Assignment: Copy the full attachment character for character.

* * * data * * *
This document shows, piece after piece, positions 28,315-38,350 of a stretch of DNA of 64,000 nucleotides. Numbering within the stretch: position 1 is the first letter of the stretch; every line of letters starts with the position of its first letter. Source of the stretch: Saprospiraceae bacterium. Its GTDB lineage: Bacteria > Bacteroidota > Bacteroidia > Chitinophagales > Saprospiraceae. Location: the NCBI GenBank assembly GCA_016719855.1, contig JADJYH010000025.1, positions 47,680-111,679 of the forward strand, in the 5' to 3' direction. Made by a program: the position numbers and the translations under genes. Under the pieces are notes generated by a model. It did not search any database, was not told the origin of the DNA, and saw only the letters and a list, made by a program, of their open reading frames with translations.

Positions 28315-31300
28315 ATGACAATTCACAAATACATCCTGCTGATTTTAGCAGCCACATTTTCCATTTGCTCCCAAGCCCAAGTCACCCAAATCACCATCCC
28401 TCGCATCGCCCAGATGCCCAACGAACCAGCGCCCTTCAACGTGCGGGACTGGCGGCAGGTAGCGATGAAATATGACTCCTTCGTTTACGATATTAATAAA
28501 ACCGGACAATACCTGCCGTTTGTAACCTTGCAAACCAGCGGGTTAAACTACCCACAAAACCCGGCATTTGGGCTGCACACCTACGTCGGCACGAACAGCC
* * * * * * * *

This document shows, piece after piece, positions 28,315-38,350 of a stretch of DNA of 64,000 nucleotides. Numbering within the stretch: position 1 is the first letter of the stretch; every line of letters starts with the position of its first letter. Source of the stretch: Saprospiraceae bacterium. Its GTDB lineage: Bacteria > Bacteroidota > Bacteroidia > Chitinophagales > Saprospiraceae. Location: the NCBI GenBank assembly GCA_016719855.1, contig JADJYH010000025.1, positions 47,680-111,679 of the forward strand, in the 5' to 3' direction. Made by a program: the position numbers and the translations under genes. Under the pieces are notes generated by a model. It did not search any database, was not told the origin of the DNA, and saw only the letters and a list, made by a program, of their open reading frames with translations.

Positions 28315-31300
28315 ATGACAATTCACAAATACATCCTGCTGATTTTAGCAGCCACATTTTCCATTTGCTCCCAAGCCCAAGTCACCCAAATCACCATCCC
28401 TCGCATCGCCCAGATGCCCAACGAACCAGCGCCCTTCAACGTGCGGGACTGGCGGCAGGTAGCGATGAAATATGACTCCTTCGTTTACGATATTAATAAA
28501 ACCGGACAATACCTGCCGTTTGTAACCTTGCAAACCAGCGGGTTAAACTACCCACAAAACCCGGCATTTGGGCTGCACACCTACGTCGGCACGAACAGCC